David Merkel (Aleph Blog): Read widely, and become a good overall thinker, but be sure to read some economic history, so that you get a broad idea of how volatile things can really be. Then read classic works by different types of investors, and see what fits your skills and demeanor best.
Josh Brown (The Reformed Broker): Buy shares in one stock, preferably a company they know about like Coke or YUM Brands – and read every filing, every news article for one year. This is how you learn what’s important and what’s just being written for the sake of having things to write about.
Eric Falkenstein (Falkenblog): a) Investing is mainly about sales and marketing. Expect misrepresentation typical in sales.
b) Form coalitions by doing favors for people. Finance is about relationships more than assets and strategies.
c) If you don’t have some special edge, you should be in the least risky asset class possible to avoid paying too much.
Jeff Miller (A Dash of Insight): This is the easiest question. A long-term investor needs to understand a key point: You are not a market-timing genius and neither is anyone selling services to you! There is a long-term path to progress, with several good ways to get aboard. Be interested, be watchful, but do not be too confident.
Mick Weinstein (Covestor): Develop a plan and keep it simple. Then assess every investment opportunity against that simple plan.
Brian Lund (bclund): I have both a son and daughter and I will tell them three things when they are old enough. First, understand that ultimately you are responsible for the outcome of your investments and that they shouldn’t blame bad markets, bad advisors, or bad luck if they lose money. Secondly, always try to stay as objective and unemotional as you can about what you invest in. And lastly, remember that discipline and risk management is the key. You can lose all the profits from five well managed trades or investments with one poorly managed one.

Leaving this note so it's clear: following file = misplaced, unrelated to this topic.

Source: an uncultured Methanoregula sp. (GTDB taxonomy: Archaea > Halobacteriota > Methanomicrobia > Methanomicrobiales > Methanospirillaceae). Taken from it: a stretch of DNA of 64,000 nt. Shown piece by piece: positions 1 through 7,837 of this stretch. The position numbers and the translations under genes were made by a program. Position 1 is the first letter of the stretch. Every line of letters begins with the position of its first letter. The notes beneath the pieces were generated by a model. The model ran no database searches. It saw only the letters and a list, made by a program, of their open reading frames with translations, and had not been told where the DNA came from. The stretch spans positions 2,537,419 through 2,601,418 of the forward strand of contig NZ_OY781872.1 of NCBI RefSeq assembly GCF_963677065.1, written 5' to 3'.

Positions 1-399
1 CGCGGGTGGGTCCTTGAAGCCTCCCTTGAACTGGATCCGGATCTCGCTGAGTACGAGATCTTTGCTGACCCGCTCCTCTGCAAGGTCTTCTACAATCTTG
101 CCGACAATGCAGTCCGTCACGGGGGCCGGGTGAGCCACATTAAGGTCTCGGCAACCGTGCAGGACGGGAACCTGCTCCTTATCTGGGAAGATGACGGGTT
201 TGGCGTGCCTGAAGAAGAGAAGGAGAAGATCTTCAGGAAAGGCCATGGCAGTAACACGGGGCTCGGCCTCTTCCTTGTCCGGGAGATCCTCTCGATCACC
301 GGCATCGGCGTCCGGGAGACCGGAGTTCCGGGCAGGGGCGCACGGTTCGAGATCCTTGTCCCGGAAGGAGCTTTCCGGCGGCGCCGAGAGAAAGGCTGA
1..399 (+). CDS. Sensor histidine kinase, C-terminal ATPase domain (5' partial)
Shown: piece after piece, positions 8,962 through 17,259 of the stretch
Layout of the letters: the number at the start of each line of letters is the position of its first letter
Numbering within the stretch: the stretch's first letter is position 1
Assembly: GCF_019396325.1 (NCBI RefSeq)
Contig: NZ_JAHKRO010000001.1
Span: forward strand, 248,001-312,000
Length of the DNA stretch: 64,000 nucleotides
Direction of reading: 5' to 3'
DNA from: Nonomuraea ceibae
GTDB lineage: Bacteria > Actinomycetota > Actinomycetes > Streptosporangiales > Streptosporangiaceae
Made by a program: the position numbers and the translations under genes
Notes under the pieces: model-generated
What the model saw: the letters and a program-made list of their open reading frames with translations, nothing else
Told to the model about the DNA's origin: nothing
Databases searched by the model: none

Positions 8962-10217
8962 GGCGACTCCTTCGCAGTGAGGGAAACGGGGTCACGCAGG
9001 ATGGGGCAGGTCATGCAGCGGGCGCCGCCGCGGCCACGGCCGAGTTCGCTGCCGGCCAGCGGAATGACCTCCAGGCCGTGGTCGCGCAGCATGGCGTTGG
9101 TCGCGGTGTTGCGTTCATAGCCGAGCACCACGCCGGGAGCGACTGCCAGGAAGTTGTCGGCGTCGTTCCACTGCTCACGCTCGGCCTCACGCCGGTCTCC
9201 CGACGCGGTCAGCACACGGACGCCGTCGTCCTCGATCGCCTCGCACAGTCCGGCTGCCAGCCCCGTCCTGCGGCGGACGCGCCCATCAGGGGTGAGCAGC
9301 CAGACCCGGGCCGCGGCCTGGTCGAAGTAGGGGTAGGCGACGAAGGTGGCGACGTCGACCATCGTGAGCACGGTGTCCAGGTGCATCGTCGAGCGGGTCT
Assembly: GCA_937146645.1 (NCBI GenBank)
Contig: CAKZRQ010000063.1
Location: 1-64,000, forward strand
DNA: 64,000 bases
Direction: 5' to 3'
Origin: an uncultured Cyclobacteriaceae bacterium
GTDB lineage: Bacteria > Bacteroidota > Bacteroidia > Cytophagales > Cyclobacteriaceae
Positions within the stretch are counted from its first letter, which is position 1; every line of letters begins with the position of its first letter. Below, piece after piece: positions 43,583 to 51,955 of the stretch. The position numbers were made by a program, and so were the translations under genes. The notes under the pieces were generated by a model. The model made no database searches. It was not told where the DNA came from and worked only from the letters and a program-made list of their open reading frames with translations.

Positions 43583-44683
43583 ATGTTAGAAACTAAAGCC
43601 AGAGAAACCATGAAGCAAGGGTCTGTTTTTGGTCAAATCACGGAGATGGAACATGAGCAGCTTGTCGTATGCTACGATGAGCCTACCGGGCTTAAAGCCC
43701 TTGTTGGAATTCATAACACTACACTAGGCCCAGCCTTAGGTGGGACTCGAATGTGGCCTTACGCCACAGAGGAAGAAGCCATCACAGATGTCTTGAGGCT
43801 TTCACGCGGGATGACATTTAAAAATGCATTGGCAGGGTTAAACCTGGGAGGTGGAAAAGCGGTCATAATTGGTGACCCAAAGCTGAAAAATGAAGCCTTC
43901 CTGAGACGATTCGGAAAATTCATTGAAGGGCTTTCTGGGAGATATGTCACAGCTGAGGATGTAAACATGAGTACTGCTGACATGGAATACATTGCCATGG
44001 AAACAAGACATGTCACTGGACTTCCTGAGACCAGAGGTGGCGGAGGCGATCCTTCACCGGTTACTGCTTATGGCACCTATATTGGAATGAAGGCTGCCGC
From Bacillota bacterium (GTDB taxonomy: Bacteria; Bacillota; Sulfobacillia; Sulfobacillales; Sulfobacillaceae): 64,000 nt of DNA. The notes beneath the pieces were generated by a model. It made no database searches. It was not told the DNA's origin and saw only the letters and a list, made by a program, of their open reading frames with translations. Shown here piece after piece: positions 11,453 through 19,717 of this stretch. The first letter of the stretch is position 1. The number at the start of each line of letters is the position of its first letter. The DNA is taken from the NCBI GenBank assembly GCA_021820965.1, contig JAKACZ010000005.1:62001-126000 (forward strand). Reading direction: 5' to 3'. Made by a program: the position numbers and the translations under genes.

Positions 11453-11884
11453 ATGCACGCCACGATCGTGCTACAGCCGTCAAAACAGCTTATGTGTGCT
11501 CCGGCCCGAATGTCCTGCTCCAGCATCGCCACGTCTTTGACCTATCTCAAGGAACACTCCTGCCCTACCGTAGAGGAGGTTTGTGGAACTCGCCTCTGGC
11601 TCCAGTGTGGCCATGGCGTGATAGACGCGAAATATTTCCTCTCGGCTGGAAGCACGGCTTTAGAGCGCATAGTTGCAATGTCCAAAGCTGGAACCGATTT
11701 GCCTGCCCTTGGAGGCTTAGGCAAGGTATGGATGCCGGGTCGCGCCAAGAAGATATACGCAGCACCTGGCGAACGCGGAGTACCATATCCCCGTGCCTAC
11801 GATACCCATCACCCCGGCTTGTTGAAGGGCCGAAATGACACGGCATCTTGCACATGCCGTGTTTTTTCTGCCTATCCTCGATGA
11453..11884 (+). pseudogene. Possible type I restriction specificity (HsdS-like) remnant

Tim (The Psy-Fi Blog): I’d get them to spend a year doing menial work to earn some money and then I’d tell them to think about how they’d feel if they lost that money every time they traded. Nothing helps to debias an investor more than a fear of failure and an understanding of what money really means.
Jeff Carter (Points and Figures): Patience, don’t pick trends and if you are investing in stocks, emulate Gene Fama’s Efficient Market Hypothesis. You can’t beat the market.
Eric Swarts (Market Anthropology): Have them start with a book that is easy and fun – but both topical, comprehensive and eye opening, such as Maggie Mahar’s book, “Bull! A History of the Boom and Bust”
Thanks to all the bloggers for their participation. Stay tuned for another question tomorrow.